Ezpeleta Wants Separate Satellite Championship
A lack of oversight has been blamed by many for the outbreak of the financial crisis, and in response, there has been a deafening clamor for a vast tightening of the rules. As a major victim of the credit crunch, MotoGP has joined in, with an almost unceasing stream of proposals for new rules all aimed at cutting costs and saving the sport.
Along with the more straightforward cost-cutting measures reported yesterday, Dorna CEO Carmelo Ezpeleta has also put forward a series of proposals aimed at assisting the satellite teams to attract both sponsors and talent. According to GPOne.com, he presented these proposals to the managers of the satellite teams (all except for the Nieto brothers, who run Sete Gibernau's team) in Bologna on Tuesday.
The most significant change proposed is the institution of a separate championship for the satellite teams. The championship would have an official status, with its own podium ceremony at every race and a separate team championship as well. The winner of the title would be able to call himself World Champion. The aim is to give the satellite teams more exposure, as under the current rules, their chances at a podium - let alone a championship - are very slim indeed. By setting up a separate championship and a separate podium ceremony, Ezpeleta hopes to make satellite teams more attractive for potential sponsors.
Though in itself more exposure for satellite teams would be very welcome, merely adding a separate championship won't change the TV coverage of the sport. TV directors will continue to concentrate on the most important battle, the battle at the front for the title of MotoGP World Champion. And though a separate podium ceremony would mean extra TV time for the satellite teams, this ceremony will be the first to be cut by most broadcasters, many of whom don't even show the normal podium ceremony as it overruns the slot provided for MotoGP.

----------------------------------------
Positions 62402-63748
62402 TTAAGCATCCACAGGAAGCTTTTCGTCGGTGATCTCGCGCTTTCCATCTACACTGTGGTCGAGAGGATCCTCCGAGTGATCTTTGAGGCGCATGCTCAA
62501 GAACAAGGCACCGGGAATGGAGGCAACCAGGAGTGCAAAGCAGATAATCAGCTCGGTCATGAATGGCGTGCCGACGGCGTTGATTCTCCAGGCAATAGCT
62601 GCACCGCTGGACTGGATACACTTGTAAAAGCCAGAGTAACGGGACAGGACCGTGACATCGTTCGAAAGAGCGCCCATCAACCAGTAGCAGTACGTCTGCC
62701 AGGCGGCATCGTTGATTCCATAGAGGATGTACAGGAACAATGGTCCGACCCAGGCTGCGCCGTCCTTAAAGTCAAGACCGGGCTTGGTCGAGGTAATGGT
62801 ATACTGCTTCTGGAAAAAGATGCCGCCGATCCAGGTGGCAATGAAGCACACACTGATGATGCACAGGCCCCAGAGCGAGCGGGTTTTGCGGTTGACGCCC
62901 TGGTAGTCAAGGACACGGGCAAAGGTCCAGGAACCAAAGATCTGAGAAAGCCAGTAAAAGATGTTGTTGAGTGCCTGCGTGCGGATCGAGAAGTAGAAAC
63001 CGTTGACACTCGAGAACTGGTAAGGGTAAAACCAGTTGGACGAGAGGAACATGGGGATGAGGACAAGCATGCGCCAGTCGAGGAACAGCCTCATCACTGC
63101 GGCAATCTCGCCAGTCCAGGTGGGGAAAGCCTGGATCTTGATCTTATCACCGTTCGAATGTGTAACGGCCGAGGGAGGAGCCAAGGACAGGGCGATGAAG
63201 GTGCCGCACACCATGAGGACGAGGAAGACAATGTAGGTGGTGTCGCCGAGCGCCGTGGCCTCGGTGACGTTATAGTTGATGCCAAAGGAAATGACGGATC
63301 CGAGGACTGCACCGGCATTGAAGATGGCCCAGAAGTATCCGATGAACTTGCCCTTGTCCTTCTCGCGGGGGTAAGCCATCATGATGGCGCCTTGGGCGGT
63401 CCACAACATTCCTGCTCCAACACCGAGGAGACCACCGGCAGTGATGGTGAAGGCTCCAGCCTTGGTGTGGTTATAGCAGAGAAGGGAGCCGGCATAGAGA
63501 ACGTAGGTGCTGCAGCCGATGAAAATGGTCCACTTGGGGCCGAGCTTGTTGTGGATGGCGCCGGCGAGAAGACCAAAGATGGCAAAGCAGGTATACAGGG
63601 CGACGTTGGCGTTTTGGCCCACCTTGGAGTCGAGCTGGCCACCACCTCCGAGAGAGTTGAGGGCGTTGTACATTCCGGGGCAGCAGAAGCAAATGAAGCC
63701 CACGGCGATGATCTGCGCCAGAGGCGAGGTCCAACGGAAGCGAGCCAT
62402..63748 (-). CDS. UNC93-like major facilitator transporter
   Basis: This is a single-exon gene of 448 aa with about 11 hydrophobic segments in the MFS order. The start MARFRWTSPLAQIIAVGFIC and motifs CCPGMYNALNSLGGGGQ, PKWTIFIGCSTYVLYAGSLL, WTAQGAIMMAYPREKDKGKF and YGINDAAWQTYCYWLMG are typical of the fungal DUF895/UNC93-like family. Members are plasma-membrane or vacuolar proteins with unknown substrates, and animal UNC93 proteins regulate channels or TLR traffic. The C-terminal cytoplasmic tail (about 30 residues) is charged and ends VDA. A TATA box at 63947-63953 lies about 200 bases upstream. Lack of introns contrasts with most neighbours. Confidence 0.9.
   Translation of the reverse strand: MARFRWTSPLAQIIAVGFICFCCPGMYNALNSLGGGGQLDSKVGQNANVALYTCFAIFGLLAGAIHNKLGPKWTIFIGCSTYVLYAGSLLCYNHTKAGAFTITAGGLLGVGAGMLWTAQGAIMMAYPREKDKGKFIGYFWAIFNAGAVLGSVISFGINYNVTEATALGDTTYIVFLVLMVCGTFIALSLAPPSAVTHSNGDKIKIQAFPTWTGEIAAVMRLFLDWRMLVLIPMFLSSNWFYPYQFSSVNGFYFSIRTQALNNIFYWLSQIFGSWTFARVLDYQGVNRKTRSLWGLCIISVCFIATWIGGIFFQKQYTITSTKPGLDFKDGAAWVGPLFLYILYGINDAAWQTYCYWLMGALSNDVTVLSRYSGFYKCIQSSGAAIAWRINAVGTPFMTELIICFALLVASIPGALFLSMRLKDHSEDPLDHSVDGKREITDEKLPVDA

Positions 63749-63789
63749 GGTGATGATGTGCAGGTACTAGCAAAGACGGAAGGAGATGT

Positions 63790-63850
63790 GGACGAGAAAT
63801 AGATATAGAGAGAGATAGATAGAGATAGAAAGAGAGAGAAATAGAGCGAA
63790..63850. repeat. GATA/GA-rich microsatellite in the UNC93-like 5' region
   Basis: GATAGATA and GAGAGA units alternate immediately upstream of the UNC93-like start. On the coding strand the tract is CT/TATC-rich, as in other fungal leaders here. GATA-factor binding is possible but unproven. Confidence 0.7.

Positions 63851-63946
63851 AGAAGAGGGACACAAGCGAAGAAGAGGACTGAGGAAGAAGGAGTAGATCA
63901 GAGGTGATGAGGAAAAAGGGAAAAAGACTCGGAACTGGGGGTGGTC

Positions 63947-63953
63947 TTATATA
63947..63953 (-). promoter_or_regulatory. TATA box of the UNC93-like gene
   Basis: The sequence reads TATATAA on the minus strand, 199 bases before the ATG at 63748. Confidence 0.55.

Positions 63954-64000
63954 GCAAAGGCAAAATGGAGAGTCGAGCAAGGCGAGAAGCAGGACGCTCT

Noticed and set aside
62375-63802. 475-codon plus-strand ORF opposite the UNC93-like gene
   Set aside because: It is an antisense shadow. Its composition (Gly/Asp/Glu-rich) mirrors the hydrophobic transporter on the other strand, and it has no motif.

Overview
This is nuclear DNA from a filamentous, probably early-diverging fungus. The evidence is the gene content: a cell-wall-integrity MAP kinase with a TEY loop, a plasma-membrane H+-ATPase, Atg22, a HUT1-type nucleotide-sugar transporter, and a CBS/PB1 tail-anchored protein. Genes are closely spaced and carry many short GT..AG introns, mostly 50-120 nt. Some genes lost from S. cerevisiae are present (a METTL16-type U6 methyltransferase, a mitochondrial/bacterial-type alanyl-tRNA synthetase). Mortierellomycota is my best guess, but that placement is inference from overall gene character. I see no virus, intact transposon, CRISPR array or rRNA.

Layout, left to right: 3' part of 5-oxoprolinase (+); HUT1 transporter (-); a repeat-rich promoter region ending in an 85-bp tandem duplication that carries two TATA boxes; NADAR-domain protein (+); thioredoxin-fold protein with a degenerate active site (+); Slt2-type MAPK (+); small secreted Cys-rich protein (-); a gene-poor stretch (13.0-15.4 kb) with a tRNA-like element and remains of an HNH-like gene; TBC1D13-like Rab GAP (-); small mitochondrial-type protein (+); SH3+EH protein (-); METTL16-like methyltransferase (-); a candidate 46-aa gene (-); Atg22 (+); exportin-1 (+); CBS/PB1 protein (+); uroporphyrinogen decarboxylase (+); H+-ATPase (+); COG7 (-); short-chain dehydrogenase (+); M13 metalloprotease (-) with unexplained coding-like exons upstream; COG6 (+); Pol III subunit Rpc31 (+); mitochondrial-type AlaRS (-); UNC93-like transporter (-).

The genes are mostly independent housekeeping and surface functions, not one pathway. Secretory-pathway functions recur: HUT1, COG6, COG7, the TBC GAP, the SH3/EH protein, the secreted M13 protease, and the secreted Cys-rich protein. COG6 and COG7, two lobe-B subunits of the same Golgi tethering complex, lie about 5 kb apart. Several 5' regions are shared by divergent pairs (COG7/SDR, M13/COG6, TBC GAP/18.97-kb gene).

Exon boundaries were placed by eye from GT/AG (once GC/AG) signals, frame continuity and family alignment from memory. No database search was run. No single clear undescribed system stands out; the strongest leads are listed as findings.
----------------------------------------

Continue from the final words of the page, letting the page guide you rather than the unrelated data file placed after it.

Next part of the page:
Another suggestion under discussion would be to force rookies entering the class to join satellite teams rather than going straight onto the factory bikes. Under this proposal, Jorge Lorenzo and Dani Pedrosa would not have been allowed to go straight to the Fiat Yamaha and Repsol Honda team, but would first have had to spend a year with the Tech 3 Yamaha team or the Gresini Honda team. To keep this affordable, a salary cap would probably have to be placed on rookies joining satellite teams, as even the increased sponsorship potential offered by a big name rider may not outweigh the added burden of their salary.
Along the same lines, Ezpeleta urged the satellite teams to get involved in the new Moto2 class, destined to replace the 250s in 2011. The benefits would be manifold: the satellite teams could use the new class as a feeder class, and a place to ready young prodigies for the step up into MotoGP. This could help younger riders resist the lure of the factory teams, and give them a natural career path offering a progression up through the ranks.
Of course, as Alberto Cani of GPOne.com points out, this would also serve Dorna's purposes all too elegantly: Carmelo Ezpeleta wants 26 bikes on the grid of the new Moto2 class, and if all six satellite teams were to set up two-rider Moto2 teams - either of their own free will or under duress from Dorna - that would put 12 bikes on the grid already.
It's clear from the proposals that Dorna recognizes the problems which face satellite teams in MotoGP, and that they are desperate to do something about it. The tragedy is that they don't seem willing to do the one thing that might actually make racing cheaper again: drastically lower the cost of producing horsepower.